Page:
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May’s Strasbourg deal risks UK being trapped in backstop, says Attorney General

Geoffrey Cox’s legal advice delivered a significant blow to the Prime Minister’s hopes of victory in the crunch Commons vote on her Brexit agreement.


Attorney General Geoffrey Cox leaves Downing Street (Steve Parsons/PA)

Attorney General Geoffrey Cox leaves Downing Street (Steve Parsons/PA)

Attorney General Geoffrey Cox leaves Downing Street (Steve Parsons/PA)

Theresa May’s last-minute Brexit agreements “reduce the risk” that the UK could be trapped indefinitely in the backstop, but do not remove it altogether, the Attorney General has said.

Geoffrey Cox’s legal advice deals a significant blow to the Prime Minister’s hopes of securing MPs’ backing for her EU Withdrawal Agreement in the second “meaningful vote” on the deal in the House of Commons on Tuesday evening.

Shadow Brexit secretary Sir Keir Starmer said Mr Cox had confirmed that “no significant changes” had been secured in two months of negotiations and the Government’s strategy was “in tatters”.


Prime Minister Theresa May heads to Parliament (Steve Parsons/PA)

Prime Minister Theresa May heads to Parliament (Steve Parsons/PA)

PA Wire/PA Images

Prime Minister Theresa May heads to Parliament (Steve Parsons/PA)

Mr Cox’s advice was issued the morning after Mrs May’s dash to Strasbourg to finalise a deal with European Commission president Jean-Claude Juncker which she said would deliver “legally-binding” reassurances for MPs to ensure the Irish backstop cannot be permanent.

The pair agreed a “joint instrument” setting out the legally-binding nature of their promises to seek alternative arrangements to avoid the need for a backstop, as well as a “supplement” to November’s Political Declaration making clear that they will seek swiftly to seal a deal on their new trade and security relationship.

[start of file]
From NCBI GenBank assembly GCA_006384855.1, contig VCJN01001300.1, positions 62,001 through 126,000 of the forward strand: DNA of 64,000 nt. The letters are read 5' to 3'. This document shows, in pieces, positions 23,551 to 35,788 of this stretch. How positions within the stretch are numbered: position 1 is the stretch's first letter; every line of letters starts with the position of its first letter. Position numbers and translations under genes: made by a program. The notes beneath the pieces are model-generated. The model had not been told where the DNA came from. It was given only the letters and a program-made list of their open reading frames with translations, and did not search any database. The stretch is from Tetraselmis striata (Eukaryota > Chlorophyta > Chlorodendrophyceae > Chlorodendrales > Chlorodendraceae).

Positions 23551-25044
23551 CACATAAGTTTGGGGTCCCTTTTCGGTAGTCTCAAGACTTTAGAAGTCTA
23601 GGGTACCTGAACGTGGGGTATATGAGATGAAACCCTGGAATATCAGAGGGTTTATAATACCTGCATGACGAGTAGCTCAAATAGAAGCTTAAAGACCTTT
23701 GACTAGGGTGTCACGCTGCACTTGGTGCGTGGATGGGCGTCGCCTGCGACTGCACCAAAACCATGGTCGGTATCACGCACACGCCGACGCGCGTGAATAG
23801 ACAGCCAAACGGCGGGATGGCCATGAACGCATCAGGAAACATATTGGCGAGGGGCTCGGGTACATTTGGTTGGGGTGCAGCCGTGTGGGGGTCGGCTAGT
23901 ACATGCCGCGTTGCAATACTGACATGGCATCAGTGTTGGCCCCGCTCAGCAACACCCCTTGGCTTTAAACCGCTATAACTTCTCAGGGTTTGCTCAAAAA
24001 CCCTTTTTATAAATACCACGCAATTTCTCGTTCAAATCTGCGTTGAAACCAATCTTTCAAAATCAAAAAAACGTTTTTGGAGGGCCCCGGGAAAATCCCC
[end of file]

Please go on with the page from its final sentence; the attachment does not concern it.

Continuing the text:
Alongside these documents was a “unilateral declaration by the UK” which sets out “sovereign action” by which Britain could seek to have the backstop removed if the EU acted in bad faith.

On a day of high drama in Westminster, the Cabinet gave its backing to the package at its weekly meeting chaired by the Prime Minister at 10 Downing Street.

Mrs May said passing the vote would allow the country to move on to a brighter future, while the alternative was uncertainty with no guarantee of what happens next.

She concluded the meeting by telling ministerial colleagues: “Today is the day. Let’s get this done.”

Mrs May later headed to the Commons to address Tory MPs behind closed doors. She was due to open the debate on her revised Brexit package with a statement on the floor of the Commons.

In his advice, Mr Cox said that documents agreed in Strasbourg “reduce the risk that the United Kingdom could be indefinitely and involuntarily detained” in the backstop by EU bad faith or a failure by Brussels to use its “best endeavours” to negotiate a permanent deal on the future relationship.

But he warned that the question of whether a satisfactory agreement on a future UK/EU relationship can be reached remains “a political judgment”.

And he said “the legal risk remains unchanged” that if no such agreement can be reached due to “intractable differences”, the UK would have “no internationally lawful means” of leaving the backstop without EU agreement.

In a statement to the Commons, Mr Cox later said: “Were such a situation to occur, let me make it clear, the legal risk as I set it out in my letter of November 13 remains unchanged.”

Mr Cox told MPs: “There is no ultimate unilateral right out of this arrangement. The risk of that continues.

“But the question is whether it is a likelihood, politically. ”

There were now “material new obligations” on the EU to pursue alternative arrangements and it would be “unconscionable” if the EU refused to “consider or adopt reasonable proposals relating to alternative arrangements”.